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Orthopaedic Specialties

Finger Fractures

Because of the complex structure of the hand, a finger fracture is typically not a minor injury. In order for the hand to function properly, all of those small bones need to be lined up precisely. Your fingers allow you to do things we take for granted like grasping a pen or holding small objects in the palm of your hand. If your fingers are broken and not treated properly, they can adversely affect your level of dexterity and leave your hand feeling stiff and painful.


The hand is comprised of 27 different bones, with 14 of those (called phalanges) making up your fingers. Fractures of the bone that leads to the little finger account for around one-third of all adult hand fractures.


Finger fractures are typically a result of an injury to the hand, whether it be from closing a door on your fingers, using your hand to break a fall, or jamming a finger while catching something. Carelessness when dealing with power tools or heavy objects can also result in a fractured finger.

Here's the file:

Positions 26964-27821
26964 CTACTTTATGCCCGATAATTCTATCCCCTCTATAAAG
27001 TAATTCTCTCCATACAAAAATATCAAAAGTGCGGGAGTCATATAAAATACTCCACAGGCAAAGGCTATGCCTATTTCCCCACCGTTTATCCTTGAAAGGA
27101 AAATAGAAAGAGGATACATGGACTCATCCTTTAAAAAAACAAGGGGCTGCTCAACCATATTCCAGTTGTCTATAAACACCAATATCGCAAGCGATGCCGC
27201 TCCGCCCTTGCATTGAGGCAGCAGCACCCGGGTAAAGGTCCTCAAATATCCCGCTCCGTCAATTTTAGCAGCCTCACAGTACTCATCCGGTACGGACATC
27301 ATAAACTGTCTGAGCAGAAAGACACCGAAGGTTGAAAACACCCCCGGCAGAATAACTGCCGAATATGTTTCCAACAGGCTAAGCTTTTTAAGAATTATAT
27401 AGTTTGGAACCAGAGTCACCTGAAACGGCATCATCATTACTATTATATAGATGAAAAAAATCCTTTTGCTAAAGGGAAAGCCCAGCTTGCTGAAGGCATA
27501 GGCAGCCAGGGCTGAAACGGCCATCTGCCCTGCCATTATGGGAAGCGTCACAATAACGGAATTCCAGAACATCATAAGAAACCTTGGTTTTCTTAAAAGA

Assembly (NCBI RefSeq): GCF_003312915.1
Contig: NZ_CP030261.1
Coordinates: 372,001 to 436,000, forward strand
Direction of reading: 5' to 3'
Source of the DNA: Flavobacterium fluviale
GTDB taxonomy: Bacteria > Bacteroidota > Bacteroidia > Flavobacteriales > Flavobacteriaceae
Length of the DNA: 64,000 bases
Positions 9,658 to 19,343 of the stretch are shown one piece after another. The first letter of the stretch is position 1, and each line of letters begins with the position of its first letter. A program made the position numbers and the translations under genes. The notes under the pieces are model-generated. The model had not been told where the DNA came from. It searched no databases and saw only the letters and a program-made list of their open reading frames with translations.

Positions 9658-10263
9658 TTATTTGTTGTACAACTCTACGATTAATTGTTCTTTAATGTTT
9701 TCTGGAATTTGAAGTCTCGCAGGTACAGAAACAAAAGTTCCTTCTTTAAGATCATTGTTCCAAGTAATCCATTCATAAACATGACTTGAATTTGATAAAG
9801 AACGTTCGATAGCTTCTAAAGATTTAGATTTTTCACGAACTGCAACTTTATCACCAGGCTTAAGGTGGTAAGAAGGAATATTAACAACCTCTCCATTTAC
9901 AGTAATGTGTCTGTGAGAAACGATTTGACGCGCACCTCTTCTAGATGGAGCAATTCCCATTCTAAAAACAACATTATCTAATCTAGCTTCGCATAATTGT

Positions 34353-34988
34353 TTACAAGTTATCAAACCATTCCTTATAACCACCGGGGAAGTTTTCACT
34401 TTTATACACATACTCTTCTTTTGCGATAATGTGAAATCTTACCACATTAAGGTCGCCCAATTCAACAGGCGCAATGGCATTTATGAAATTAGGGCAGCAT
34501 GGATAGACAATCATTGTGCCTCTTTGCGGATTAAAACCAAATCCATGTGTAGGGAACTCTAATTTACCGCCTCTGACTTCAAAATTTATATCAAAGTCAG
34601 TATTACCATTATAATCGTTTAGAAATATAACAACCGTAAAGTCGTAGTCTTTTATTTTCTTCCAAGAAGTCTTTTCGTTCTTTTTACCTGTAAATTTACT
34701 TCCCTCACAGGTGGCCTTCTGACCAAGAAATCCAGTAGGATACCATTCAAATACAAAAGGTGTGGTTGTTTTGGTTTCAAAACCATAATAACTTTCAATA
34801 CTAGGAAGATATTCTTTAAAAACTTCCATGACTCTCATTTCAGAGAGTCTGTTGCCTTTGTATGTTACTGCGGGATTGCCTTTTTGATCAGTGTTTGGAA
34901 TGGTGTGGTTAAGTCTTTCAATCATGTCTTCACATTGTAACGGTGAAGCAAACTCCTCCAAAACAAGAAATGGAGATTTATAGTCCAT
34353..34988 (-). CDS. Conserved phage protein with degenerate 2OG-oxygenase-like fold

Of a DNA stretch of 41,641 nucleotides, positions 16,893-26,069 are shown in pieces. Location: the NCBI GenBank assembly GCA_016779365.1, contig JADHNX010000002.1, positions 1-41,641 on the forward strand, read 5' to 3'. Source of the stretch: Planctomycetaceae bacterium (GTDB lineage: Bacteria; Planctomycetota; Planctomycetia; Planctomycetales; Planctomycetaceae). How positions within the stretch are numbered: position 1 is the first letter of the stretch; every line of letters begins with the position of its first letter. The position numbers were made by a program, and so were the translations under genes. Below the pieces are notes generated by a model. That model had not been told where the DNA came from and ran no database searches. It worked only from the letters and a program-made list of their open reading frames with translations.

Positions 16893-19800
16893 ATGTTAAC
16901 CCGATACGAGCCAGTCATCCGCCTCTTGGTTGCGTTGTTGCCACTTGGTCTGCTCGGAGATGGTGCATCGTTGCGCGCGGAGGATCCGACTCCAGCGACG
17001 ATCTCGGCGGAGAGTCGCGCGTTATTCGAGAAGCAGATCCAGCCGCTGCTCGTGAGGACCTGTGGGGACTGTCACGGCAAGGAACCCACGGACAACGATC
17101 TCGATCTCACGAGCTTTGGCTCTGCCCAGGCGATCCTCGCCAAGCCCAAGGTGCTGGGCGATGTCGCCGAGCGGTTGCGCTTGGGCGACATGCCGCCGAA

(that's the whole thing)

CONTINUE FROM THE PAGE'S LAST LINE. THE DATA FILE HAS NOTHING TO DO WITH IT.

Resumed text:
Finger fracture symptoms include:

  • Swelling and tenderness at the affected area
  • Bruising at the fracture site
  • Loss of range-of-motion (ROM) at the fractured area
  • Deformity of the fractured finger


  • Nonsurgical Treatment

    Depending on the location and severity of the fracture, your doctor will put your broken finger bone back into place without surgery. A splint will then be installed to hold the finger straight and protect it from further injury during the healing process. Alternatively, your doctor may splint the fractured finger to the finger next to it in order to provide additional support. You may need additional x-rays over the recovery period to make sure your finger is healing correctly.

  • Surgical Treatment

    Depending on the fracture, surgery may be required to realign the bones so they can heal properly. Small tools like pins, screws, or wire are sometimes used to hold the fractured bones in alignment during the healing process.


You will be able to resume using your hand once your doctor determines your finger is okay to move. Simple rehabilitative movements on a daily basis will help reduce stiffness and swelling in the affected finger, although you may be required to see a physical therapist to assist with those exercises.

If you are experiencing pain, swelling, or stiffness in your finger, request an appointment with the orthopaedic specialists at Orthopaedic Associates of St. Augustine online or by calling 904-825-0540.